Seminole Heights Author Finds Niche with Kids

Seminole Heights resident and children's book author Dee Harris is extending her message of kindness through her work.

A little girl looked up at an old woman in the bathroom of a local church holding a bottle of soap not knowing how to get the cleanser out. The woman asked her a question in a language she didn't understand and proceeded to help her wash her hands. For the little girl, the moment was convenient and amusing, but for the woman, it was inspiration.

Children's author Dee Harris didn't speak Spanish and couldn't communicate with the girl, but as her books so often highlight, kindness is a language of its own and one that adults need to teach the next generation how to speak. Her stories come from her days as a child in Plant City where she grew up working in fields picking strawberries, but they have been updated to speak to a modern children's audience.

"There is such a need right now for children's books about things like kids being taunted, kids of all races and how they see homeless people," Harris said. "The books cover all that through tales from my childhood. I'm the kind of person who will have an idea and write it down and so when I remember things from my childhood, it'll be an inspiration for a book."

Harris' first book, "I am Not a Hippopotamus, I am a Little Girl" is a tale about a girl who is teased about her weight and receives some confidence boosting words from a homeless woman. The book was published by the Peppertree Press in June of 2011. It's the beginning of a series called Lyndee's Come With Me following a main character, Lyndee, a combination of the author's name and her stepdaughter's. 

"I was teased as a little girl for my size," Harris said. "At the first signing I did for that book, more than 200 people showed up and I was shocked. It got great responses from kids and parents tell me the kids are always asking them to read the book to them. I think it's because there aren't enough books for kids anymore."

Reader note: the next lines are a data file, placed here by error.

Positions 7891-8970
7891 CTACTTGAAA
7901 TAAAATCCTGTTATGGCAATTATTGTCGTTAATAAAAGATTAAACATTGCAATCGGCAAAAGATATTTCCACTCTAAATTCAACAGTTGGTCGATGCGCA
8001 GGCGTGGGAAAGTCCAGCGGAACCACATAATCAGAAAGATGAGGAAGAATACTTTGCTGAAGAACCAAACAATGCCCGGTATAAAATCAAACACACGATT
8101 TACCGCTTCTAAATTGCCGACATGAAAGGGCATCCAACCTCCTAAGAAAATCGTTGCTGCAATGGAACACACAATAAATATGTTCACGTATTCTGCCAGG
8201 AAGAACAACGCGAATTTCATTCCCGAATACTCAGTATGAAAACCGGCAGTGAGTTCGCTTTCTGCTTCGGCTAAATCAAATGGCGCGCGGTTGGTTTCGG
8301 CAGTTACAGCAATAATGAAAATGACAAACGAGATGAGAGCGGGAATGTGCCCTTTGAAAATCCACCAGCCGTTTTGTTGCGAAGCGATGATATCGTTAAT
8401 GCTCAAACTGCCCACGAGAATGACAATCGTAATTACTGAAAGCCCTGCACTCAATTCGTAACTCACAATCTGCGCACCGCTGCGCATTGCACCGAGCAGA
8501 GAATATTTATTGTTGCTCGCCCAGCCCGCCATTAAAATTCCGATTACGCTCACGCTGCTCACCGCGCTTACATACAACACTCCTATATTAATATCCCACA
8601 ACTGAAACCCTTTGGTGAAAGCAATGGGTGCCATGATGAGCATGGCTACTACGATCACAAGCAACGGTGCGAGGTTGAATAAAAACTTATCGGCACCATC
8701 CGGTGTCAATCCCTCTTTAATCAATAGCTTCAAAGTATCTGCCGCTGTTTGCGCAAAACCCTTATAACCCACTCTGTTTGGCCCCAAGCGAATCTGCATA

Her second book, "The Croaker Sack Bunny", was published in April of this year and tackles the economic difference between families through a simple story of a school play. Her third book is in the making and is intended to satisfy the length requirements of some readers.

"The Croaker Sack Bunny, is a tribute to my mother who once made me a costume out of croaker sack," Harris said. "The third book will be called The Magic Blue Bike and I want it to teach children to use their god given minds through imagination. I've had readers keep asking me to write a book with chapters so I'm going to do that."

The length won't be a challenge for Harris, who originally went into her writing career with the intention of publishing a novel, only to decide it wasn't for her. In the past, she had published poems and eulogies, but a calling towards children's literature was a natural thing for Harris despite not having any kids of her own.

"I've always loved children," Harris said. "You can't go around hugging children, but they still need to be shown kindness and I think that is something I want to show in my books. I've had adults read my books and say they remember going through that as a kid and they love the books because of the message."

The books are illustrated by Brandon artist Lisa Bohart who Harris met online. The two met for lunch and immediately hit it off, with Bohart able to grasp the imagery Harris wanted for the books right away.

Harris has done book signings from Fort Myers to Tampa and often donates her books to charities such as Goodwill Bookwork's and at community meetings for new mothers. Looking at everything as an opportunity to open her work up to those who can benefit from it, Harris is ever trying to send her message to new recipients.

"Nobody does book signings anymore and children still love to hold a book in their hands," Harris said. "Nannies write me letters and they love reading the books to the kids because the message is that kindness wins in any situation and friendship can't be measured. I really feel the children need that message today. It's working and I'm loving it. I don't expect to be famous and I don't need to be."

Harris now lives in Seminole Heights with her husband, Eric, a retired railroad engineer. Her books are on sale at Barnes & Noble, Amazon.com and PeppertreePublishing.com. The books cost around $12.95. For a signed copy, e-mail Harris at ericgene1@aol.com.

David Rice July 10, 2012 at 01:48 PM
Shoot me some more information about the library in an e-mail. My address can be found at the top of the page.
Tampa Joan July 10, 2012 at 01:49 PM
Looking forward to getting and reading your books to my granddaughters! Thanks for the great article!
Suzanne July 10, 2012 at 03:00 PM
I love the book and read to my granddaughter when she is here. She loves the pictures and so I.
Scarlett Ferstl July 10, 2012 at 05:28 PM
Surprised at her comments about not enough books for kids anymore & no book signings. Not true. She should know better since her books are sold at B&N. I'm willing to check them out for my school library. Librarian here.
ann mcintosh July 12, 2012 at 02:03 AM
I love the books and so do my boys


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